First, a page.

If ya can’t change ’em . . .

May 11, 2011 at 11:34 pm Leave a comment

My philosophy on parenting can be summed up in one sentence:

You cannot change your child.

There, that’s it. You don’t have to read any more, feel free to leave a donation in the can at my feet as I sing kumbaya and strum my ukulele. . . what’s that? You want to know more?  Let me break it down for you:

Your child arrived as a separate person with his own personality and temperament (not to be confused with tempura-ment, a love of Japanese fried foods).   Maybe your daughter was scared of her hands from day one, or your son was a screamer.  Maybe you’re the parent of that youtube baby who giggles hysterically.  Whatever it is, your baby’s temperament is there from the start and there’s not much you can do about it.  (Unless the reason your daughter is scared of her hands is because you put her in clown mittens. . . that’s something you can fix.)

Maybe you think your son will one day love classical music and New Wave French cinema like you but instead he grows up to be a NASCAR fan who also makes those big ice sculptures with a chainsaw.   Or you try to change your princess toddler into a tomboy, dressing her in gender-neutral colors from day one and enrolling her in baby soccer, although rugby would be cool too, and she just turns her cleats into high heels and her jersey into a tutu.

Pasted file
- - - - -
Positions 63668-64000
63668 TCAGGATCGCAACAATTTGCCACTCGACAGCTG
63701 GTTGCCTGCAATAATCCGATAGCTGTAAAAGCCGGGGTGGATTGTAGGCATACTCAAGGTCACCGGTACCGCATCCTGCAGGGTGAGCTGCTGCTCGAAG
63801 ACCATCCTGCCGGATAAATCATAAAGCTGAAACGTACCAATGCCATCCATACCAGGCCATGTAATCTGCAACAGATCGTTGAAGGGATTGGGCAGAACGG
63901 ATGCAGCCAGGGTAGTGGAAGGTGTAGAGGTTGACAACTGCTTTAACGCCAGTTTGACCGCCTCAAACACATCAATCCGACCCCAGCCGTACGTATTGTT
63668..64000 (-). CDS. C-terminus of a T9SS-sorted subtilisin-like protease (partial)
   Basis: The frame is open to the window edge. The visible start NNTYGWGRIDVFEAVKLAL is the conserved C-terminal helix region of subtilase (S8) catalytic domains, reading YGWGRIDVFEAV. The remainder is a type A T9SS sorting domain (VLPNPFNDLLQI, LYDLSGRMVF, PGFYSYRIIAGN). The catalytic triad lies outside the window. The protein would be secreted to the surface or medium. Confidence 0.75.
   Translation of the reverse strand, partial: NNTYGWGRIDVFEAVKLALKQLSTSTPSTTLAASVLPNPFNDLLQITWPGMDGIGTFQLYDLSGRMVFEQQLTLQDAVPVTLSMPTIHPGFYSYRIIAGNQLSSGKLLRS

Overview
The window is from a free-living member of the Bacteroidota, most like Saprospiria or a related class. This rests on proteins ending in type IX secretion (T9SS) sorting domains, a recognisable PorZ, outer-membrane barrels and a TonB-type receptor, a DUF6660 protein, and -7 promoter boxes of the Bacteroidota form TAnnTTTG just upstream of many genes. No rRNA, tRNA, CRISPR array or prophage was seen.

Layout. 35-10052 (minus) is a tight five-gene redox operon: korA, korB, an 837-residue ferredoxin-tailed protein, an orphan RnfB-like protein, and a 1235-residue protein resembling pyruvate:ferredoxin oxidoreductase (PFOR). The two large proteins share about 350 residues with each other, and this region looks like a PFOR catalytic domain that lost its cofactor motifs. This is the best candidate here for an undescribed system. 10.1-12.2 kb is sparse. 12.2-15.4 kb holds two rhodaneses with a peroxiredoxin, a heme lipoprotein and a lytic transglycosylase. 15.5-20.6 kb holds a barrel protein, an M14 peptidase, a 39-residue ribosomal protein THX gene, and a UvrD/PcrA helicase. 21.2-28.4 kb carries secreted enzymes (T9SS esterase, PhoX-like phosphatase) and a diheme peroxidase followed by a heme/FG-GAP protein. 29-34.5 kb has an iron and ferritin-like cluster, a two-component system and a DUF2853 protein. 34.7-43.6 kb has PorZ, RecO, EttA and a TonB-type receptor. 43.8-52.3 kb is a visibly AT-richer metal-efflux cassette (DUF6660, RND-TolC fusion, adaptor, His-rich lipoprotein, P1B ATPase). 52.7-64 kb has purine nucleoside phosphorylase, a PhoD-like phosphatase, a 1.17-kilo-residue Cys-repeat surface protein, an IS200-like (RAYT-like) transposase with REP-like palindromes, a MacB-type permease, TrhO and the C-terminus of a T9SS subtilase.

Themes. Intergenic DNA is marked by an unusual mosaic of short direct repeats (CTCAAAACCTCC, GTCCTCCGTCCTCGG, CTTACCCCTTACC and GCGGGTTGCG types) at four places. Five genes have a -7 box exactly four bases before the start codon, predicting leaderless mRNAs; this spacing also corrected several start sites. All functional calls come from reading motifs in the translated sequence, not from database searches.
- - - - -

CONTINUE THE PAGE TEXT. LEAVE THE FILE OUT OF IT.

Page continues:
Most parenting problems are caused by parents who believe they can change their kids versus kids who know the truth.   They battle over cleaning rooms, eating vegetables, foul language,  math homework.  The kids might toe the line in the short-run, but long term, all bets are off.  Bryan Caplan, an economist, says kids are “flexible plastic that responds to pressure, but returns to its original shape when the pressure is released.”

Sure, you can force your kids to speak in pig-latin (because learning a second language is so good for brain development) or only dress them in organic bamboo, but in the end they’ll turn out the same–they’ll turn out exactly as they were supposed to. 

So what good is parenting?

Families are a place where children can be loved and nurtured.  Your job is to provide that safe, caring environment.  Then you can spend the rest of your time getting to know your children and working on making your interactions as positive as they can be. . .this is the challenging part.  This is the part that you–and I!–will be working on forever.

This blog is here to give you support on that life-long journey.

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